Ada and the Engine at the Artistic Home is a magical play about poetry and technology, tinged with tragedy. Ada Byron Lovelace was the daughter of the famous poet, Lord Byron; she was a bold personality, a mathematical genius, and was considered to be the first computer programmer. In many ways, Ada was a woman of our time, stuck in her own time nearly 200 years ago. Lauren Gunderson’s play, beautifully directed by Monica Payne, is an imaginative story of 19th century industrial history staged with a 21st century attitude. —Nancy Bishop All Quiet on the Western Front by Red Tape Theatre retells Erich Maria Remarque’s horrific story of German soldiers in WW1. Adapted and directed by Matt Foss, the production was stunningly choreographed with an inventive scenic design and powerful performances by a diverse cast. All Quiet on the Western Front took my breath away and reminded me how important it is to remember the horrors of war. Produced with the Greenhouse Theater Center. —Nancy Bishop Don Giovanni. Dona Anna (Rachel Willis-Sørensen) vows revenge for the murder of her father. Photo by Kyle Flubacker. Don Giovanni at Lyric Opera of Chicago, the opera premiered by Wolfgang Amadeus Mozart in 1787, has taken on new social relevance 230 years later. The recently increased awareness about and condemnation of sexual abuse, spurred by the #MeToo movement, made this production about a serial sex abuser more thought-provoking than ever. The cast, from top to bottom, was remarkable and memorable. The vocalists are world-class. And given the bold characterizations and wrenching emotions of this piece, the acting was a match for the singing. One of the best operas I've ever seen for acting, voice and stagecraft. —Bob Benenson Dutch Masters by Jackalope Theatre Company is a taut two-hander written by Greg Keller. Musing on class and race, Keller explores the very different childhoods of two young men who are linked by circumstance and history. And the idea of appropriation is cleverly given literal context as the story unfolds–-the two men face the fact that the question of “who owns what” can’t be considered until we stare the ugly truth in the face: that the question was once, not too long ago, “who owns who.” Directed by Julius Wardell Clark and staged at the Broadway Armory. —Matthew Nerber Evil Dead the Musical. Photo by Evan Hanover. Evil Dead the Musical by Black Button Eyes Productions. This rendition of Evil Dead the Musical, directed by Ed Rutherford, perfectly balances the over-the-top goofiness, goriness, and absurdity that the series is known for, with some amazing musical and dance performances along the way. As the headline says, there are buckets of blood, as expected in an Evil Dead production, so be sure you don’t sit in the splatter zone. This is a blood, vulgarity and fun-filled romp that will appeal to fans of B horror movies. —James Brod A Gentleman’s Guide to Love and Murder at Porchlight Music Theatre. Gentleman’s Guide, like many of Porchlight’s marquee presentations, started as a big-budget Broadway affair, staged in a large theater with extensive props, full orchestra, etc. Here directed (and choreographed) by Stephen Schellhardt, the production team makes quite a bit out of much less wiggle-room in Porchlight’s relatively small house. It’s another winning production from one of the most reliably entertaining companies in Chicago’s theatrical landscape. —Lisa Trifone Little Shop of Horrors at Mercury Theater. Little Shop of Horrors may seem like a goofy, kind of gory musical about a man-eating plant, but it tells the story of a man so determined to live a better life, he doesn’t realize the things he’ll have to do, and sacrifice, to get there. Little Shop of Horrors is full of iconic musical numbers, like “Skid Row” and of course, “Mean Green Mother From Outer Space,” but iconic music is nothing if it isn’t performed well. This entire cast has some serious vocal chops. The cast and director do an amazing job bringing Little Shop Of Horrors to life, and if you go, I guarantee you’ll have a good time. —James Brod  Ma Rainey's Black Bottom. Photo by Michael Brosilow. Ma Rainey’s Black, Bottom at Writers Theatre.  While most of playwright August Wilson’s 10-play saga is set in the same Pittsburgh neighborhood where the playwright lived for the first 30+ years of his life, this is the exception. Ma Rainey’s Black Bottom, the blues-infused second installment (and first to be produced on Broadway) takes place in a Chicago recording studio. It is a beautifully written and deeply moving portrayal of music, ambition, and suffering in the 1920s. Director Ron OJ Parson manages to strike a chord between maintaining reverence to the late great playwright’s historic text, while breathing new life into the play’s lingering and renewed indictments. —Matthew Nerber Twelfth Night by Midsommer Flight is a Shakespearean comedy staged during the holiday season in a garden: the Show House Room at the Lincoln Park Conservatory. This deliciously funny and charming production of Viola and her twin brother Sebastian, genderswitching, mistaken identity and crossed garters (you remember Malvolio, right?) is performed among greenery and sparkling holiday lights. Five musician actors perform original music (folk songs and madrigals) before and during the performance. Simply sublime. —Nancy Bishop West Side Story at Lyric Opera of Chicago. More than 30 cast members make their Lyric debuts in this production; all of this new blood, from insanely talented actors in the lead roles to choreography that both honors and modernizes the iconic original, conspires to present a fresh, youthful and essential version of a classic. With its book by Arthur Laurents, music by Leonard Bernstein and lyrics by Stephen Sondheim, and choreography by Jerome Robbins, this tragic Romeo and Juliet story set in New York’s Puerto Rican community in mid-century is as relevant today as it was 60 years ago. —Lisa Trifone Wolf Play.  Photo by Claire Demos Wolf Play at Gift Theatre. This magical play actually features a wolf, both boy and puppet, played enchantingly by Dan Lin. He opens the play by telling us he is not an actor human and continues with a poetic description of what and where we are. Wolf Play is a sad story about an 8-year-old adopted Korean boy, whose adoptive parents decide they can’t care for him any more. Throughout the play, the boy/puppet Jeenu tells us about wolves and how they live as he and his second family adjust. Hansol Jung’s beautiful script and Jess McLeod’s direction make this play a satisfying and moving experience. We describe Stephanie Diaz’s puppetry design and construction in an interview with her at the end of the review. —Nancy Bishop An African Music Trilogy. Karin McKie notes the sweetness of the African music trifecta that blossomed in Chicago this year. It was kinda cool to have three productions that featured African music and performers. Karin particularly liked Lindiwe at Steppenwolf Theatre, featuring Ladysmith Black Mambazo from South Africa, and A Man of Good Hope at Chicago Shakespeare, an African musical memoir by the Isango Ensemble of South Africa, which includes stops in Ethiopia, Tanzania and Zambia. The third production, which Karin considered less successful theatrically, was Djembe!,a U.S. premiere at the Apollo Theatre, “a Disney-like journey through the history of the West African drum.” Burning Bluebeard cast. Photo by MIchael Courier.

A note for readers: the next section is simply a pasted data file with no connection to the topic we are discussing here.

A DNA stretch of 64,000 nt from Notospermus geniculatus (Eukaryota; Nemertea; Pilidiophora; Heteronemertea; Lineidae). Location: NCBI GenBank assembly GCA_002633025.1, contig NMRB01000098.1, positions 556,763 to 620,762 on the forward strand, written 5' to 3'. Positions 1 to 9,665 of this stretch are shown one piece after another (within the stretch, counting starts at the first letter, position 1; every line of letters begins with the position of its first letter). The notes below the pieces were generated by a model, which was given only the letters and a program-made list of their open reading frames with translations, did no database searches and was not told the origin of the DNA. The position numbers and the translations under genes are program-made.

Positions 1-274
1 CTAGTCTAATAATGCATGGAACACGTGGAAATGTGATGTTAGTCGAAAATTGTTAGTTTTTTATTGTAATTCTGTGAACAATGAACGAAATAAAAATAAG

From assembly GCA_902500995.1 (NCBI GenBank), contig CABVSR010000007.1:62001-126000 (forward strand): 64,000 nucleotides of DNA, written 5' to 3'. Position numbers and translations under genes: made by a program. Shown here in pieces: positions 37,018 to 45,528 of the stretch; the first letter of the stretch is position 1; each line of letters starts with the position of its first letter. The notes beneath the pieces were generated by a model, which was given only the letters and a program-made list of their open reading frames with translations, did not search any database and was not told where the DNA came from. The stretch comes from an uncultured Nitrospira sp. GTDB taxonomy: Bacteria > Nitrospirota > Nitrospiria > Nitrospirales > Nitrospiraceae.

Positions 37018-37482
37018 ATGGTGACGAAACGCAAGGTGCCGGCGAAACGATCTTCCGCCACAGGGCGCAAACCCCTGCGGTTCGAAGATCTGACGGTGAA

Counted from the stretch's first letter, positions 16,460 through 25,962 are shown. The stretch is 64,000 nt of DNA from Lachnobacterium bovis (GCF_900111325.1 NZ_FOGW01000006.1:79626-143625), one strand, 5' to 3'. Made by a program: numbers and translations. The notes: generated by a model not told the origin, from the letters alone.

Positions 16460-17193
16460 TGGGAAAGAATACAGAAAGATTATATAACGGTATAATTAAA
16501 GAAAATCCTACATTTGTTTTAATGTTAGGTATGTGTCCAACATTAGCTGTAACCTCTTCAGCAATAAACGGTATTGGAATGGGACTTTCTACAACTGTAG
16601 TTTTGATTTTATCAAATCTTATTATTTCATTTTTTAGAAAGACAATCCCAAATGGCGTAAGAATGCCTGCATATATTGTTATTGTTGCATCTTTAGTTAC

Deserving Special Mention

Burning Bluebeard by the Ruffians and Porchlight Music Theatre, a Chicago history and theater tradition featuring songs, tears and clowning Cambodian Rock Band at Victory Gardens Theater, Lauren Yee’s award-winning story of  the Cambodian genocide, set in 1975 and today. The Drag Seed by Hell in a Handbag Productions, an unauthorized parody of the 1956 horror film, The Bad Seed. Killing Game at Red Orchid Theatre and The Killer at Trap Door Theatre, a Eugene Ionesco double feature of the absurd Ms Blakk for President at Steppenwolf Theatre, a raucous political story set in Chicago that honors the life of queer activist Terence Alan Smith and his drag queen alter ego Joan Jett Blakk. Noises Off at Windy City Playhouse, a madcap mess of a show within a show. Oslo by Timeline Theatre, perfectly acted, is the story of how the Oslo Peace Accords came about. Spamalot at Mercury Theater, the Monty Pythonesque play where the cast has as much fun as the audience Waiting for Godot, the Beckett play in a Dennis Zacek production featuring stellar Chicago actors  
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Third Coast Review Staff

Posts with the Third Coast Review Staff byline are written by a combination of writers, credited by section within the article.